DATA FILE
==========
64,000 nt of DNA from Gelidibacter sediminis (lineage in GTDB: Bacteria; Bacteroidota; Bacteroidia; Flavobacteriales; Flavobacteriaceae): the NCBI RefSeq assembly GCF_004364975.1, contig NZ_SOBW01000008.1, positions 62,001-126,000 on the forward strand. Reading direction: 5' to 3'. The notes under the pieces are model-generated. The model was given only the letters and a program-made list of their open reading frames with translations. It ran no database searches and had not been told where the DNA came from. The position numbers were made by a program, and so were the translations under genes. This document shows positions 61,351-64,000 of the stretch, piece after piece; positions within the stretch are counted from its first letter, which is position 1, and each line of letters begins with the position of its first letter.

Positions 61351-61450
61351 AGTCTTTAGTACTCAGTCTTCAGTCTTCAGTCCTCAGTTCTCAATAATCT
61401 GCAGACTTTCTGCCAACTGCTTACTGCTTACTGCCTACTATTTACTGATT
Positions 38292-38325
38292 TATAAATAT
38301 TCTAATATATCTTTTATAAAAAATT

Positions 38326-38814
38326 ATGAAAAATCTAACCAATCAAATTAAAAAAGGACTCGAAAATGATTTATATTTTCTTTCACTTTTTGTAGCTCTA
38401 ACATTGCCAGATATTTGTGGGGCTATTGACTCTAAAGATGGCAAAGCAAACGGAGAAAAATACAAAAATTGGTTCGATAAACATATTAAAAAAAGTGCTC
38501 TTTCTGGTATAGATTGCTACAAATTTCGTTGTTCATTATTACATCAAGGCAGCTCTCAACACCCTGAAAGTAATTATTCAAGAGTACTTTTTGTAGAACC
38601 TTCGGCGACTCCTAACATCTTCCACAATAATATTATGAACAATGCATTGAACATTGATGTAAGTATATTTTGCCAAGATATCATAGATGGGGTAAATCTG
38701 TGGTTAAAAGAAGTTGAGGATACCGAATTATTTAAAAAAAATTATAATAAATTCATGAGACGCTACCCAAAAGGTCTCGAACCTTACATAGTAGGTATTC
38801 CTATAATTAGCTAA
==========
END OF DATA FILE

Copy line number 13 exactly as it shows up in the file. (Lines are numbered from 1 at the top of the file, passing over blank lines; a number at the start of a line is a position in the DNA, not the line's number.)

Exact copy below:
38701 TGGTTAAAAGAAGTTGAGGATACCGAATTATTTAAAAAAAATTATAATAAATTCATGAGACGCTACCCAAAAGGTCTCGAACCTTACATAGTAGGTATTC